I need to properly acknowledge a beautiful moment in my life, even as I struggle to find the words.
As I glance at the time, I immediately think about Sam’s schedule. At 5:28 my viscera know automatically whether she should be getting her dinner, or going out for a walk before sunset.
But no, that’s gone. I am a bit like a boat that has lost its anchor, drifting for the moment.
I look at her food and water dishes, not wanting to put them away yet, looking at her blanket on my bed (yes she used to sleep with us).
Our dog Sam is gone, with the help of Midtown Mobile veterinary hospice services. They offer advice and also come to you to perform euthanasia if it’s called for. Their website can be found here (click).
Earlier we had looked at their Quality of Life scale, something I’ve mentioned previously. As a pet ages, this gives you a way to help decide whether palliative care should be implemented or if humane euthanasia should be considered.
You can also download a QoL scale on their website. With each passing month, Sam’s scores were getting lower and lower, as we faced the reality of her condition.
We have previously had a dog and a cat euthanized, in both cases at moments of medical crisis, which means not just pain but emotional stress for the poor animal. While it was beautiful to finally see the animals at peace, the journey was in some ways horrific.
This time was very different.
Instead of stress we had reassurance. Instead of fear for the animal, it was a most peaceful journey across the rainbow bridge. Sam was lying with her head against my leg, as I rubbed her, seeking to help keep her calm.
We actually had an appointment for that final visit last week, but at the last minute we backed out, changing our minds because Sam had seemed more alive than ever. We couldn’t bear to go through with it. That moment of reprieve was joyful for us yet we knew we were delaying the inevitable, that she was not going to really recover, not at her advanced age, not with all the ailments tormenting her.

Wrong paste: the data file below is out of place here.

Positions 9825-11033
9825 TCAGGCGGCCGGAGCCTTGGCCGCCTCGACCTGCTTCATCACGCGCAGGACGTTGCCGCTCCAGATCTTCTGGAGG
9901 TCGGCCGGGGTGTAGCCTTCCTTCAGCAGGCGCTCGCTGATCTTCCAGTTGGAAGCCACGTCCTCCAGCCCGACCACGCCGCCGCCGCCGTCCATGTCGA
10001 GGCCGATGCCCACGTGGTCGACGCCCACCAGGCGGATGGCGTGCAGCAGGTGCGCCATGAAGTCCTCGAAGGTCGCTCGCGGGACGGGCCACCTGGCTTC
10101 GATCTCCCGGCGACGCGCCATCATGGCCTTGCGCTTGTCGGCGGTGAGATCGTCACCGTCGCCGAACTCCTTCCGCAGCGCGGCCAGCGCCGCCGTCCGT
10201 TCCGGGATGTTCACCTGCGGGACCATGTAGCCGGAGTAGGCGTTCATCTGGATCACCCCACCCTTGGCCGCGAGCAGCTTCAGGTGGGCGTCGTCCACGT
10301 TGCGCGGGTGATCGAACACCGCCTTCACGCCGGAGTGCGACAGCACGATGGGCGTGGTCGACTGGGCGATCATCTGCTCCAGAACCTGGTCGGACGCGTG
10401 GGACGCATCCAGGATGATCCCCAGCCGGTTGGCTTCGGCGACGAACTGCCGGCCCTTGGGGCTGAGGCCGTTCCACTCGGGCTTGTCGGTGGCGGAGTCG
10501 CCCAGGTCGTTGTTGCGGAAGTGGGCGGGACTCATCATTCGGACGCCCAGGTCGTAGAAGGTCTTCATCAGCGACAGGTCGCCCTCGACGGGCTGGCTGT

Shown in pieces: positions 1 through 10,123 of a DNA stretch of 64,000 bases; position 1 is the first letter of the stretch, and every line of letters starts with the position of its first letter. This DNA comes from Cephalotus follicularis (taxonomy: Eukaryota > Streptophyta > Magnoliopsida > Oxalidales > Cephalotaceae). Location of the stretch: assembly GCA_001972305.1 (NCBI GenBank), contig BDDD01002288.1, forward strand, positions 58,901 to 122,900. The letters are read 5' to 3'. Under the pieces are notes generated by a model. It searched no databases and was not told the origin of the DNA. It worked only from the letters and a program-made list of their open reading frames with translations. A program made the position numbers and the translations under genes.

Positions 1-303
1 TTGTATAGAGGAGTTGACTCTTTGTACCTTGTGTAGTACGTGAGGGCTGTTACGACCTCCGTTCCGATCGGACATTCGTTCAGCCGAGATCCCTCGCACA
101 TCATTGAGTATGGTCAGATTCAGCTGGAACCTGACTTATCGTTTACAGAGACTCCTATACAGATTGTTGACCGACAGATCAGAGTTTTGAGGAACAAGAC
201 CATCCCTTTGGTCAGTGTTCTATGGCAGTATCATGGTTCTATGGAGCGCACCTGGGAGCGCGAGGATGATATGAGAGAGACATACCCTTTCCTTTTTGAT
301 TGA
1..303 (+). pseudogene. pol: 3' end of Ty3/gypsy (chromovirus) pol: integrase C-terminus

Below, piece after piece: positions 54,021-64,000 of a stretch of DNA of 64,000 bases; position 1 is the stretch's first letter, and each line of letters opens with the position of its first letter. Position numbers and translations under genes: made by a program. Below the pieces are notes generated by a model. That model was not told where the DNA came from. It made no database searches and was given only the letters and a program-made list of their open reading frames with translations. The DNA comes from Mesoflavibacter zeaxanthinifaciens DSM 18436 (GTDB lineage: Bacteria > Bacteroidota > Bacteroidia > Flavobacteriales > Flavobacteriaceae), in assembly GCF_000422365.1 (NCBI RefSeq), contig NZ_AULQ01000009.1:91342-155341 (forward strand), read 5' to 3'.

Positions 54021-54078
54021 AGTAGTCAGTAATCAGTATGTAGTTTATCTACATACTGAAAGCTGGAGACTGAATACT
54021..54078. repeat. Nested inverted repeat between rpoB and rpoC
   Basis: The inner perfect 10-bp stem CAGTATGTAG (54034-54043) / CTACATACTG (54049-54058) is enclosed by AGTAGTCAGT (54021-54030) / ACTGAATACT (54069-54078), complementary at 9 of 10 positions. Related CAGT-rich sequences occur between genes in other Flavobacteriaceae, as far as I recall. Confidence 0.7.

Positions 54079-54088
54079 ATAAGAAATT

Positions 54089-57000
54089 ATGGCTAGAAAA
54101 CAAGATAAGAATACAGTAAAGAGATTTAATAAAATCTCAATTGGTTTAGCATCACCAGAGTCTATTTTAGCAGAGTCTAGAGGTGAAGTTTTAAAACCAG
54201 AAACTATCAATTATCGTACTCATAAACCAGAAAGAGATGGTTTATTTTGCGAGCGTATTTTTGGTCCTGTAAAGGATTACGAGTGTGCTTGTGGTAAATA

We knew what eventually lay ahead.
And the past week was another painful one for Sam, who has been panting, limping, gasping, slipping & falling. The past few nights we tried to settle her down to sleep, wondering if she would even make it through the night.
Today’s appointment was a model of compassionate care. I’m struggling to write this, finding solace in reporting concrete facts.
Dr Ellis was more like a psycho-therapist than a vet, talking to us about Sam’s issues, holding out possible remedies and hopeful options. There was no pressure to decide one way or the other. If we had changed our mind –as we did last weekend—we were fully supported.
I have been blubbering like a big baby at various times over the past couple of weeks. Yesterday and today it was especially emotional as I took her outside for her last walks in the yard, her last meals, offering her treats and rubbing her.
In due course, I was the one needing comfort, feeling her fur and rubbing her while I still could.
Gradually she became quieter, stiller.
Midtown are more than vets, they’re like psychologists, caring for the pet-owner at their moment of greatest pain. Whatever you decide, you will find them supportive and helpful.
I’m grateful for the excellence of their care, looking after Sam but also extremely compassionate to Erika and me.